INDEPENDENCE: It’s not often a trade made in the middle of the second round of the NBA Draft can fetch a star, but the Cavaliers are hopeful a small-term investment could pay off with a big future contract.
The Cavs acquired Stanford senior Dwight Powell, the 45th pick Thursday night, and veteran center Brendan Haywood from the Charlotte Hornets in exchange for Alonzo Gee.
Gee has a $3 million nonguaranteed contract for next season and can be waived at no cost to the Hornets, while the Cavs wanted Haywood’s future contract.
They’re on the hook for $2.2 million for a center who missed all of last season with a stress fracture in his left foot, but they’ll also have his mammoth $10.5 million nonguaranteed contract for the 2015-16 season to dangle in a trade.
The monstrous contract will essentially create a trade exception for the Cavs to use next summer. Regardless of where they stand against the cap, they can trade Haywood to a team looking to shed salary and that team will be able to release Haywood without paying him a dime.
Haywood, incidentally, was drafted by the Cavaliers 20th overall in 2001 and traded to the Orlando Magic in exchange for Michael Doleac. Haywood signed a six-year, $52 million deal with the Dallas Mavericks in 2010 and was subsequently waived under the amnesty provision in 2012. He was claimed by the Hornets for a little more than $6 million, which was divided over the remaining guaranteed years on his deal.
That’s how the Cavs are able to pay him $2 million for next season and have a $10.5 million trade bullet to fire next summer.
Haywood, 34, last played during the 2012-13 season for the Hornets, appearing in 61 games (17 starts) and averaging 3.5 points and 4.8 rebounds.
In Powell, the Cavs get a first team All-Pac 12 player who averaged 14 points and 6.9 rebounds as a senior for the Cardinal. He was named the Pac-12’s Most Improved Player of the Year after leading the team in scoring with 14.9 points as a junior.
The 6-foot-11, 240-pound Powell was also the Pac 12’s Scholar Athlete of the Year and joins Tristan Thompson, Anthony Bennett and Andrew Wiggins as Canadian natives on the Cavs.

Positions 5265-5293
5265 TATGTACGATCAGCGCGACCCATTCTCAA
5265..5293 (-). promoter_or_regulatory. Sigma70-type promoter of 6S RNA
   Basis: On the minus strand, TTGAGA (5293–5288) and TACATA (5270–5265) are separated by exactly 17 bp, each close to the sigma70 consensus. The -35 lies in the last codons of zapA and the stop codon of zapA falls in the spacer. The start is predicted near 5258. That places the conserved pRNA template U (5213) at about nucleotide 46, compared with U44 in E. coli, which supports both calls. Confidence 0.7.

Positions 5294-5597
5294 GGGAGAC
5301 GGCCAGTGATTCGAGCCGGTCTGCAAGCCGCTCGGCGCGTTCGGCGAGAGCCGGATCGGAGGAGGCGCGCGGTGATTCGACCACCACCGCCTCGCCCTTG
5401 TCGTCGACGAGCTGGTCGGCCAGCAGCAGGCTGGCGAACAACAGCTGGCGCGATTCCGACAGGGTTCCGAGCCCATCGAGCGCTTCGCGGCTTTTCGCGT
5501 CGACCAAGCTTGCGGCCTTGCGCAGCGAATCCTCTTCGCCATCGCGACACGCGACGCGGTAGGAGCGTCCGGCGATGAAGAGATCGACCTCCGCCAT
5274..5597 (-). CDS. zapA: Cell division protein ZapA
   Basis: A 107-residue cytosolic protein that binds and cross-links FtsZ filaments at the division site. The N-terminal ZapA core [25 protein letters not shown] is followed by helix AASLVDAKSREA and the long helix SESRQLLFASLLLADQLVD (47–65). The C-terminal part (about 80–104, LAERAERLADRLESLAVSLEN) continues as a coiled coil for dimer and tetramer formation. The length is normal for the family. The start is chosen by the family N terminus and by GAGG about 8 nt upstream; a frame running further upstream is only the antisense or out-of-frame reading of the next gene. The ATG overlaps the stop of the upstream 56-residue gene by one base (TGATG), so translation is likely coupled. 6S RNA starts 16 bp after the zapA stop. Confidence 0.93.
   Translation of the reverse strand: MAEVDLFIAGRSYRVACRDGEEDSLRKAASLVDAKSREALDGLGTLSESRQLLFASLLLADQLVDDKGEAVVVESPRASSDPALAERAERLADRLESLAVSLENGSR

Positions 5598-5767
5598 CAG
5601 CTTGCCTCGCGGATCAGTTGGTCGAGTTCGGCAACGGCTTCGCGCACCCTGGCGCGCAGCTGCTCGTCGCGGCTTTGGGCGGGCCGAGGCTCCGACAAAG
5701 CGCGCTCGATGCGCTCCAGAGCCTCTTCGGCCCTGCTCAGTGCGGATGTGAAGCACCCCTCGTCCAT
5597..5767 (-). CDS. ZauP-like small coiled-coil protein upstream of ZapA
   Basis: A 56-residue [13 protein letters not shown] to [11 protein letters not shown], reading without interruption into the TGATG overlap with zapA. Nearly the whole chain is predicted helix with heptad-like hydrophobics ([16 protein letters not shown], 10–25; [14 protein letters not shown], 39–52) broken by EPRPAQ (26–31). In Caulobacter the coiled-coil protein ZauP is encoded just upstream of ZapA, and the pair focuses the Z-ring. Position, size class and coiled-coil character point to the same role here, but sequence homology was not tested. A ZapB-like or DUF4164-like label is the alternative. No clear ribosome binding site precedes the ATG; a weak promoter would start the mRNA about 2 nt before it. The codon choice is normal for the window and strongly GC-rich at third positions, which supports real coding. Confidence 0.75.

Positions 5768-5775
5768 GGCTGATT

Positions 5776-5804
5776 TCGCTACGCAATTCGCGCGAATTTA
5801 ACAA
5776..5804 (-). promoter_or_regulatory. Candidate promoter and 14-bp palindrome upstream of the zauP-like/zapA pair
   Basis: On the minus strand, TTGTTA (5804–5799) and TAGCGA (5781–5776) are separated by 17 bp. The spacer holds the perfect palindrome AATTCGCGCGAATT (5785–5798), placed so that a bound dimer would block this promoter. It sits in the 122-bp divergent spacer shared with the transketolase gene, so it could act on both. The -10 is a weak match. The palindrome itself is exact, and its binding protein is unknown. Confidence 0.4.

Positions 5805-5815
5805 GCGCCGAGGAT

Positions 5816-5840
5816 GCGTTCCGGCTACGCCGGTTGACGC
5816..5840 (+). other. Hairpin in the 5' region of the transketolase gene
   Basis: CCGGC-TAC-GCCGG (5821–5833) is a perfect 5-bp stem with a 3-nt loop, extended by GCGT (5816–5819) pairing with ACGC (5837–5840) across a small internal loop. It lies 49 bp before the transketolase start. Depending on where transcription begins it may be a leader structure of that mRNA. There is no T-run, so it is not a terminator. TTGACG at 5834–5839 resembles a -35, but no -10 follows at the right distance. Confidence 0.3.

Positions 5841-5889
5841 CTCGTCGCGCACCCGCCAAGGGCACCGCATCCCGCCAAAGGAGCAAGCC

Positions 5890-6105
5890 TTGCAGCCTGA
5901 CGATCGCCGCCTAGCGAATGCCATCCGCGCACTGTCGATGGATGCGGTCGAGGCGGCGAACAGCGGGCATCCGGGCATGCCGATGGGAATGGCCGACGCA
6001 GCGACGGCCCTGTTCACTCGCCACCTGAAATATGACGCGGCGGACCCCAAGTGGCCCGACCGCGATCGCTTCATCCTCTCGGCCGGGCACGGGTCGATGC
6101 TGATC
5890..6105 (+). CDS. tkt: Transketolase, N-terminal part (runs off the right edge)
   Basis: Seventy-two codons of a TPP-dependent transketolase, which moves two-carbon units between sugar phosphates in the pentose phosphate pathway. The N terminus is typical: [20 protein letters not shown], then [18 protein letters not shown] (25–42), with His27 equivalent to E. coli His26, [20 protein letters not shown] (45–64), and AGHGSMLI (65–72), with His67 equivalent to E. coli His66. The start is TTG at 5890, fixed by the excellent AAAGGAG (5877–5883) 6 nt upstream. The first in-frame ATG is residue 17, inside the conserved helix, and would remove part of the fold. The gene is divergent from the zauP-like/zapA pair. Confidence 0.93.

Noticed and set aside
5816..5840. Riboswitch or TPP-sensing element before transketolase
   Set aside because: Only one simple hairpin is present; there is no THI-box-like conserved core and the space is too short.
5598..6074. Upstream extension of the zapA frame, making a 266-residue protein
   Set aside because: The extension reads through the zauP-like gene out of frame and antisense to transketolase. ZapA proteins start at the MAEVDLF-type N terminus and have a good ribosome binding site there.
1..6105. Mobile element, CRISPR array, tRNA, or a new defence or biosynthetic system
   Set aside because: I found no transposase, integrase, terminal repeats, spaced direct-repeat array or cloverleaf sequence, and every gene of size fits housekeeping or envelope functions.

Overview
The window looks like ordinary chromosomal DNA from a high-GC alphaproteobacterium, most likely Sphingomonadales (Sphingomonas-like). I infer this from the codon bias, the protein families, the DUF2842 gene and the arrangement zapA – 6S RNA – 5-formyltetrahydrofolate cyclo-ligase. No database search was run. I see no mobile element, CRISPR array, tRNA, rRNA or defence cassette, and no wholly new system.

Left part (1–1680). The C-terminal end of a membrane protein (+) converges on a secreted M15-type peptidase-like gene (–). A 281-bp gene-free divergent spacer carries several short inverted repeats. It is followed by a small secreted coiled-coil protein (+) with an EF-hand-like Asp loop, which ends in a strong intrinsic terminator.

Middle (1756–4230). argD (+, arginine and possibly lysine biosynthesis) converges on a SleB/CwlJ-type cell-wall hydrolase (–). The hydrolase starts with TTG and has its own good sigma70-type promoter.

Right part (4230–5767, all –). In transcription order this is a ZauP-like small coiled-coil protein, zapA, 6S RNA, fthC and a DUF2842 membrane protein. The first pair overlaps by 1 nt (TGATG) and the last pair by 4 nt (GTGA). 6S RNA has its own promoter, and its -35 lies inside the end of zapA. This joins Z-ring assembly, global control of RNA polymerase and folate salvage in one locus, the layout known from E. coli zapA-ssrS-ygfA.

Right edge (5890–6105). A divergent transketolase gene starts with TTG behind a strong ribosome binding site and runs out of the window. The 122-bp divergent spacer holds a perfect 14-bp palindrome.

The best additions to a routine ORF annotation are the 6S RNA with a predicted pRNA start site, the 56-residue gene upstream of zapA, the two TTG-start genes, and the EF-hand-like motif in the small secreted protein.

Second-round pick Joe Harris, selected 33rd overall, was unable to attend Friday’s news conference because he lives in Washington state and logistically couldn’t make it in time. He’s expected to arrive in Cleveland next week.
Harris departs Virginia as the all-time leader in games played (135), second in 3-pointers made (263) and 11th all-time in school history with 1,698 points. He brings a 3-point shooting element the Cavs desperately lacked last season, but perhaps more importantly believes in sacrifice.
Harris was a four-year player who brings a level of maturity (at least by typical rookie standards) to the Cavs’ roster.
“I was fortunate to play in a program where it’s all about the team first,” Harris said. “It’s hard to buy into that early on when you’re a freshman or a sophomore in college and you want immediate success. I was able to mature and get that experience and professionalism.”
Wiggins raised eyebrows Friday when he said he wanted to make the league’s All-Defensive team, which isn’t typically part of a rookie’s to-do list.
“My father always really emphasized defense,” Wiggins said. “I tried to set goals every game about the person I’m guarding and just trying to lock them up. I don’t like when my man scores, even when I’m on the bench and he scores, that makes me mad. So it’s always been a big priority of mine.”
Jason Lloyd can be reached at firstname.lastname@example.org. Read the Cavs blog at www.ohio.com/cavs. Follow him on Twitter www.twitter.com/JasonLloydABJ. Follow ABJ sports on Facebook at www.facebook.com/abj.sports.